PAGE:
|Synonyms||Epicanthal fold, epicanthus, eye fold, Mongolian fold, palpebronasal fold|
The epicanthic fold is the skin fold of the upper eyelid, covering the inner corner (medial canthus) of the eye. One of the primary facial features that is often closely associated with the epicanthic fold is elevation of the nasal bridge. All else being equal, a lower-rooted nasal bridge is more likely to cause epicanthic folds, and a higher-rooted nasal bridge is less likely to do so. There are various factors that influence whether someone has epicanthic folds, including geographical ancestry, age, and certain medical conditions.
Epicanthic folds appear in East Asians, Southeast Asians, Central Asians, North Asians, some South Asians, Polynesians, Micronesians, Indigenous Americans (as well as Mestizos), the Khoisan, Malagasy, occasionally Europeans (e.g., Scandinavians, Hungarians, Samis, Irish and Poles) and among Nilotes.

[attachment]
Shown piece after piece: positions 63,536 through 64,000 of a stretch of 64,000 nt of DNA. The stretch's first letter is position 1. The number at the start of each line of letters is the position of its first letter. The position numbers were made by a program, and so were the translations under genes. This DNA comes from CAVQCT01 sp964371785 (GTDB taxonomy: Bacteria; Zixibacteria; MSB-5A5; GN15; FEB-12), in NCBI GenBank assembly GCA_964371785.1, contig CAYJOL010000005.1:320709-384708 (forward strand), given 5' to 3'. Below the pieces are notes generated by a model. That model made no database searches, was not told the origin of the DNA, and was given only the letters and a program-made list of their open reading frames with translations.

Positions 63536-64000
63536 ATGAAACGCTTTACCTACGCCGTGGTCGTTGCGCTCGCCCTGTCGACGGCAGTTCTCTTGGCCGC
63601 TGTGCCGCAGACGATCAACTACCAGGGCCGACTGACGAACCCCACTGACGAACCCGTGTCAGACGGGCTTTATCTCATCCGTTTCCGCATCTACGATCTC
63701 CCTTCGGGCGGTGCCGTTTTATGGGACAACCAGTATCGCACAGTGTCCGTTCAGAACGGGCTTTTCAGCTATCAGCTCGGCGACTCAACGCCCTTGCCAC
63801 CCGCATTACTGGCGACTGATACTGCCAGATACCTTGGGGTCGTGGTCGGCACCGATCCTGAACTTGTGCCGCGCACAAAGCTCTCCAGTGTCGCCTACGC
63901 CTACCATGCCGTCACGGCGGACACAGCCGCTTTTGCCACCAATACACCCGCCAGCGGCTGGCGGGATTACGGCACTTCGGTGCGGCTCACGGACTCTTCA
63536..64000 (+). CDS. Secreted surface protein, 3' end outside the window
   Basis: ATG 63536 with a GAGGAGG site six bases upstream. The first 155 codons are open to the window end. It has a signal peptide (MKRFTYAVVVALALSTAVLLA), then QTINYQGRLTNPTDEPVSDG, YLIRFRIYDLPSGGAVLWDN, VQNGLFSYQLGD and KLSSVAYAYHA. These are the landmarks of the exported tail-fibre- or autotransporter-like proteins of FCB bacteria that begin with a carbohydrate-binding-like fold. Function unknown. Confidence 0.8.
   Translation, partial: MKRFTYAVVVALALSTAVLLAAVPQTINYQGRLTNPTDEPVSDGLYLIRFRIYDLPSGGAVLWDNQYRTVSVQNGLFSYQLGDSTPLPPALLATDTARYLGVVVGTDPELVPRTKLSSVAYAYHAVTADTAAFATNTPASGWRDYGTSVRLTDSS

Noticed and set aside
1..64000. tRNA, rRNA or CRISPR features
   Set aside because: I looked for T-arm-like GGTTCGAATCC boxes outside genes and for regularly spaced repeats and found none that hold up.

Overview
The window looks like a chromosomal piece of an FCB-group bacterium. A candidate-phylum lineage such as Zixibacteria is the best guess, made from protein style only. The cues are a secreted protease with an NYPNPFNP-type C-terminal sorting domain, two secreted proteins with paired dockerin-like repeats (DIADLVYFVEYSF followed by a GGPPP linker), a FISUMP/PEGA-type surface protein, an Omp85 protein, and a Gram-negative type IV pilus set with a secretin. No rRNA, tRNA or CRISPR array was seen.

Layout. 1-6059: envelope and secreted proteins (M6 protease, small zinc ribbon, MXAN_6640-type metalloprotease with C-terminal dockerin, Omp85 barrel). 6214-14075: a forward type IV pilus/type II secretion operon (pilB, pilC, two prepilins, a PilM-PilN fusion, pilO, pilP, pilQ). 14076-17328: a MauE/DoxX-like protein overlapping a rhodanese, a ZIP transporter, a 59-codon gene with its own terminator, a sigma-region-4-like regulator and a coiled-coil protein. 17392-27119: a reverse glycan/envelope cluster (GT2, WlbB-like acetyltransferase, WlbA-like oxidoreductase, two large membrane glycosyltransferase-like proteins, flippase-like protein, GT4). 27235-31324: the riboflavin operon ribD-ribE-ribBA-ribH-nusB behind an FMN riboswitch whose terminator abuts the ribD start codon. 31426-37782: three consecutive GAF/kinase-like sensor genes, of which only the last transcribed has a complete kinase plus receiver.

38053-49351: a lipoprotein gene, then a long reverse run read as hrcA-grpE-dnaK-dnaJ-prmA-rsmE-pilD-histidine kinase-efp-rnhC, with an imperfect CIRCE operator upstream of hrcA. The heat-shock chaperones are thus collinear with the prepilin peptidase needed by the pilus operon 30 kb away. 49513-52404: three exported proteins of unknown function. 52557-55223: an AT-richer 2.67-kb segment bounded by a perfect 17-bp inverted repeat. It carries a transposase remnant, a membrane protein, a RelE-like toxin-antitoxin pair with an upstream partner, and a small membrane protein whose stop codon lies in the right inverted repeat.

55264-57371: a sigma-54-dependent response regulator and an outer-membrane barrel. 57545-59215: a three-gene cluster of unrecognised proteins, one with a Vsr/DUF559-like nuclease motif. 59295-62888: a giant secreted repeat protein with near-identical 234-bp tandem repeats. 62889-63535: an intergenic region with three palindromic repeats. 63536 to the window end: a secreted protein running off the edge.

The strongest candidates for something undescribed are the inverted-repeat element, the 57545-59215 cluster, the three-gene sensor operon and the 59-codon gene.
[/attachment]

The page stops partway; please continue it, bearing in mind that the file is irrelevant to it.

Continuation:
Anthropologist Carleton S. Coon states that the "median fold" occurs in Finnic and Slavic populations, while the "true inner or mongoloid fold" appears in populations of the east and the far north.
Epicanthic fold is sometimes found as a congenital abnormality. Medical conditions that cause the nasal bridge not to mature and project are associated with epicanthic folds. About 60% of individuals with Down syndrome (also called as trisomy 21) have prominent epicanthic folds. In 1862, John Langdon Down classified what is now called Down syndrome. He used the term mongoloid for the condition. This was derived from then-prevailing ethnic theory and from his perception that children with Down syndrome shared physical facial similarities (epicanthic folds) with those of Blumenbach's Mongolian race. While the term "mongoloid" (also "mongol" or "mongoloid idiot") continued to be used until the early 1970s, it is now considered pejorative and inaccurate and is no longer in common use about medical conditions.
- Epicanthoplasty, the surgical modification of epicanthic folds
- Human physical appearance
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- Media related to Epicanthic fold at Wikimedia Commons